Get HUD Exchange Updates: Get critical deadlines, policy changes, and upcoming trainings in your inbox.

ESG Program FY 2019 Fact Sheet and Changes in ESG Recipient Funding Status

April 26, 2019 Print ShareThis

ESG Program FY 2019 Fact Sheet

The Emergency Solutions Grants (ESG) Program FY 2019 Fact Sheet provides an overview of information related to the program. This document serves as a quick reference.

Changes in ESG Recipient Funding Status: FY 2011 through FY 2020

In order to aid in communities’ planning processes, HUD is posting the Changes in ESG Recipient Funding Status to identify the recipient changes for FY 2019 and FY 2020. Although the dollar amounts of the ESG allocations for FY 2020 are not yet available, it is possible to publish the communities that will/will not receive ESG funding because the allocations are based on the Community Development Block Grant (CDBG) formula for the prior year. That is, the FY 2020 ESG allocations are based on the formula used for CDBG in FY 2019.

HUD is providing this chart to make it easy to see the changes in communities that are receiving ESG funding. If your city or county is not listed on the chart, then its status remains the same as in prior years – either it will continue to receive a direct allocation of ESG funding from HUD or it will continue not to.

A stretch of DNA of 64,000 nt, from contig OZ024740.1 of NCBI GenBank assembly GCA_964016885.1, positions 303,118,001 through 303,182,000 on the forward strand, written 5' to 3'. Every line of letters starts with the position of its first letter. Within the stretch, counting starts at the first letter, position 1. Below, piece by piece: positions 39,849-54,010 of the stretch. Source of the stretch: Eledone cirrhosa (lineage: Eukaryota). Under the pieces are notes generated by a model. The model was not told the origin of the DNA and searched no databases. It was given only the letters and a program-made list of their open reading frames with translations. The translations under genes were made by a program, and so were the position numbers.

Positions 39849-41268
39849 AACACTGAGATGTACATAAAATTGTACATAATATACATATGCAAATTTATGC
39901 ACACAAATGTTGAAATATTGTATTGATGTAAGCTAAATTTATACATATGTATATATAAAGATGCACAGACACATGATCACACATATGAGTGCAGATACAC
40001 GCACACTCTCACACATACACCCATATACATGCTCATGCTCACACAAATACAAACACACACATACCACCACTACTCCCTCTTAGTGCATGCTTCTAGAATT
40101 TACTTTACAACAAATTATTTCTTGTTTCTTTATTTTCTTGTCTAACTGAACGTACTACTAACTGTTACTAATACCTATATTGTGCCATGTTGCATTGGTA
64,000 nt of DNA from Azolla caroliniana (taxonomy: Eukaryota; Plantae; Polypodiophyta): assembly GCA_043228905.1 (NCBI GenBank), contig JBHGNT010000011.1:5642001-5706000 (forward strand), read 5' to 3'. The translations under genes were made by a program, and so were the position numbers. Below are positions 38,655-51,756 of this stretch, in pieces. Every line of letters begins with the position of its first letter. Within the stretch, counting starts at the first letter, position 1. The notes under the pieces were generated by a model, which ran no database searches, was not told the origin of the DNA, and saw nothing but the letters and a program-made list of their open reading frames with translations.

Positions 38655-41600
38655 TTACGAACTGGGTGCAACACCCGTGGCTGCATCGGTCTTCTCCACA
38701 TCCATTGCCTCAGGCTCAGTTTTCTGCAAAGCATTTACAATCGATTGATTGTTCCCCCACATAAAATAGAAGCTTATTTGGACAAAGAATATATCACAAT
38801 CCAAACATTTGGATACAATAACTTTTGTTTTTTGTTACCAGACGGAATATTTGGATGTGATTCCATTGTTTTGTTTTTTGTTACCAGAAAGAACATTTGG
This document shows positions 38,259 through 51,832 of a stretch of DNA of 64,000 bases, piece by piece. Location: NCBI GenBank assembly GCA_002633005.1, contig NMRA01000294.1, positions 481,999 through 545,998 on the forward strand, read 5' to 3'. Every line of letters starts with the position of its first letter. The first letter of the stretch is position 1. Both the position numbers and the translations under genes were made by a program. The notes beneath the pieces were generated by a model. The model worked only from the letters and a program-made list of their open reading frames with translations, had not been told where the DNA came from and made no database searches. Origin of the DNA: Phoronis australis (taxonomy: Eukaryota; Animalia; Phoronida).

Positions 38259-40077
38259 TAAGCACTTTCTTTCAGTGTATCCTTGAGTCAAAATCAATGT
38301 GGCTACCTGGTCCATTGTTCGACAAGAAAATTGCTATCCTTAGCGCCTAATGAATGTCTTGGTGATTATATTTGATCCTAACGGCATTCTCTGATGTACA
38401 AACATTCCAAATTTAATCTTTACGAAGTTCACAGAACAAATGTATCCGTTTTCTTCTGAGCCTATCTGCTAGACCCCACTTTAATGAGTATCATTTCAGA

Please note: If your community or non-profit organization will not be receiving an ESG allocation this year, you should contact your state ESG recipient to see if you can apply for funding under the state program.

This chart is also being released to help communities make decisions about whether to accept the ESG funding in a given year or whether to decline the funds and reallocate them to the state. For example, if a county did not receive ESG funding in FY 2017 and FY 2018, will receive it in FY 2019, but not in FY 2020, that county might decide not to accept the FY 2019 funds.

The ESG Interim Rule, at 24 CFR 576.301, requires states to distribute reallocated funds first to subrecipients in the geographic area in which the metropolitan city or urban county is located. This aspect of the rule is designed to provide some relief to local communities that might not have the capacity to administer the program while ensuring that private non-profit providers in that area still have a chance to receive ESG funds as subrecipients.

Please contact your local HUD field office for any questions about this topic.

For additional information and resources, visit the ESG Program page on the HUD Exchange.

Tags: CoC ESG